Late last week, Rep. Hank Johnson (D-GA) and Sen. Richard Blumenthal (D-CT) introduced the Forced Arbitration Injustice Repeal (“FAIR”) Act, a bill that would end the harmful use of forced arbitration against workers, consumers, and small businesses.
Forced arbitration clauses, which are usually hidden in the fine print of “take-it-or-leave-it” agreements, are ubiquitous in contracts governing bank accounts, student loans, cell phones, employment, small business merchant accounts, and even nursing home admissions. These clauses deprive people of their right to seek justice in court before an impartial judge or jury.
The FAIR Act would not eliminate the option of allowing workers, consumers, and small businesses from agreeing to arbitration or other forms of alternative dispute resolution after a dispute has occurred. Rather, it would give them back the power to choose how they want to resolve a dispute.
The FAIR Act would correct a series of recent U.S. Supreme Court decisions that have expanded the reach of the Federal Arbitration Act much farther than Congress intended, and have given corporations greater power to force workers and consumers into arbitration. Arbitration has been used as a tool by big corporations to deprive workers and consumers of their rights and is inherently unfair. The proceedings are generally secret, may be biased in favor of the company because they tend to bring in repeat business, and include few rights to appeal. The arbitration rules could even include “loser pays” provisions, which deter people from bringing valid claims for fear that they will have to pay the opposing party if they lose the case.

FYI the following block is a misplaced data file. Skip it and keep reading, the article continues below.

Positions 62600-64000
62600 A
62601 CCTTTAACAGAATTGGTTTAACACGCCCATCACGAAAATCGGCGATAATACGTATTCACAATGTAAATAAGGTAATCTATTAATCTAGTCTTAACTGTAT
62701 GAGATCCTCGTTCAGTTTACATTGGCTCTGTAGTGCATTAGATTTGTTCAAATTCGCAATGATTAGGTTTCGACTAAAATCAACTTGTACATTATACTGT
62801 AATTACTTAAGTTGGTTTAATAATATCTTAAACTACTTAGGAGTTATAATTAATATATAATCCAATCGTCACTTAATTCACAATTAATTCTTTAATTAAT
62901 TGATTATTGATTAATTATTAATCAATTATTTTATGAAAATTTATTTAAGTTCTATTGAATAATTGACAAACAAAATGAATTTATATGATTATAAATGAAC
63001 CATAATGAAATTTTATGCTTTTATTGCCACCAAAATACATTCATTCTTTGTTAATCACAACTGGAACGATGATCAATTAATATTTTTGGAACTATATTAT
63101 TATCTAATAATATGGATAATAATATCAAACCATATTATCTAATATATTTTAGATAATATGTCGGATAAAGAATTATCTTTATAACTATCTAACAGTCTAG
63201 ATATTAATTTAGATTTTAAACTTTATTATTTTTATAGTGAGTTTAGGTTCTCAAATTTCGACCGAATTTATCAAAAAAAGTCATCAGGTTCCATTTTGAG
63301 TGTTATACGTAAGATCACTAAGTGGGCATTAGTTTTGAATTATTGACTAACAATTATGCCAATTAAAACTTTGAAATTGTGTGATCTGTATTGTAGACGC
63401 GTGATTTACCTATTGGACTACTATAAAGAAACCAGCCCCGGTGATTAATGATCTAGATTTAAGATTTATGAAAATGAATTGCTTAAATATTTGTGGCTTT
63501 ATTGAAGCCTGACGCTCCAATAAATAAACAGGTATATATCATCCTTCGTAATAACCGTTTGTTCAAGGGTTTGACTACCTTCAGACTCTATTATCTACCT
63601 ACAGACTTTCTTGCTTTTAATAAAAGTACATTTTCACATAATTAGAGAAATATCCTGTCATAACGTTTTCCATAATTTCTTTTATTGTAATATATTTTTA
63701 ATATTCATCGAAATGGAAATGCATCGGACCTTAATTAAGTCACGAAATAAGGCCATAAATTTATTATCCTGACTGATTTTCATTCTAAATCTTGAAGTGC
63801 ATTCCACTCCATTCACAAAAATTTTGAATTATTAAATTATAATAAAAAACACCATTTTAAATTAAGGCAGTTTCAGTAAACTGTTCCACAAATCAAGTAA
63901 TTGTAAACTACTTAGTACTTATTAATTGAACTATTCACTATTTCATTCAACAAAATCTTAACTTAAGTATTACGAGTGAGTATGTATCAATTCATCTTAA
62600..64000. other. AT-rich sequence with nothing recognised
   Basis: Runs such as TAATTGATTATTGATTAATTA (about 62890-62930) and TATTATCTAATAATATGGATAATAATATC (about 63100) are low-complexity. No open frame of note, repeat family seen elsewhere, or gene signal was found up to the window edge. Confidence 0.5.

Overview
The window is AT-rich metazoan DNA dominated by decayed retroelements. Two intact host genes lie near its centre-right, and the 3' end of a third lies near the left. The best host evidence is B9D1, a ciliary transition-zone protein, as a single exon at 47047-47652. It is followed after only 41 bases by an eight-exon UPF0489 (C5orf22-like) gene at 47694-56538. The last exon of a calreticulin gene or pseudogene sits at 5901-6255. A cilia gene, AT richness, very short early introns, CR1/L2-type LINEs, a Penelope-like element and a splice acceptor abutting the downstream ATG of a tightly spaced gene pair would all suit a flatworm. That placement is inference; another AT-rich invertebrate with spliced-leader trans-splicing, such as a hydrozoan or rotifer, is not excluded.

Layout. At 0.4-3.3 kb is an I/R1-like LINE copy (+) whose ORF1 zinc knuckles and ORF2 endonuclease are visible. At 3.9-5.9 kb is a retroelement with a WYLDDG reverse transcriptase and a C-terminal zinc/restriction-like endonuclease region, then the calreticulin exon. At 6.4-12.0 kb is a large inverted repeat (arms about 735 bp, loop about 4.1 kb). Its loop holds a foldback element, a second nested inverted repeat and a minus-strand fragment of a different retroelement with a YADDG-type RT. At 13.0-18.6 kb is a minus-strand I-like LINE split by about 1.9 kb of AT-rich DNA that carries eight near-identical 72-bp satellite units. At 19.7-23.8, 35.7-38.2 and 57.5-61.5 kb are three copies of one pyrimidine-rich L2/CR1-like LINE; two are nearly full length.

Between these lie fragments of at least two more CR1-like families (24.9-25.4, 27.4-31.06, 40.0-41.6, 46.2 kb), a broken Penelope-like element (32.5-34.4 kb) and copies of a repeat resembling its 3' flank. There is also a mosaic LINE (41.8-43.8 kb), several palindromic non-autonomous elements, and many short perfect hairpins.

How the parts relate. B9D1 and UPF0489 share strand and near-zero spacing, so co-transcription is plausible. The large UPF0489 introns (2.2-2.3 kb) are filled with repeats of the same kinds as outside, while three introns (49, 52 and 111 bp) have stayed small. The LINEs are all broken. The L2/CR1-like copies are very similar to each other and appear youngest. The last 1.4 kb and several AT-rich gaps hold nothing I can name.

Workers across the country are increasingly demanding that their companies remove these clauses from employment contracts. In late 2018, thousands of Google employees protested the company’s forced arbitration policy for sexual harassment and other mistreatment claims. Shortly after the employee walk-outs, Google announced that it would no longer force workers into arbitration for claims related to sexual harassment. Similar companies such as Facebook, Airbnb, and eBay announced similar plans. And, after continued advocacy by a broad coalition of organizations led by Public Citizen, Google announced last month that it would no longer force its workers into arbitration for any type of claim (although it still does require contract workers to bring claims in arbitration).
Public Citizen and dozens of consumer, worker, and civil rights organizations join a majority of both Democrats and Republicans in calling on Congress to quickly pass the FAIR ACT. According to a national survey, 84 % of the public supports federal legislation that ends the practice of forcing consumers and workers into arbitration. Surprisingly, Republicans support the legislation more than Democrats (87% to 83%).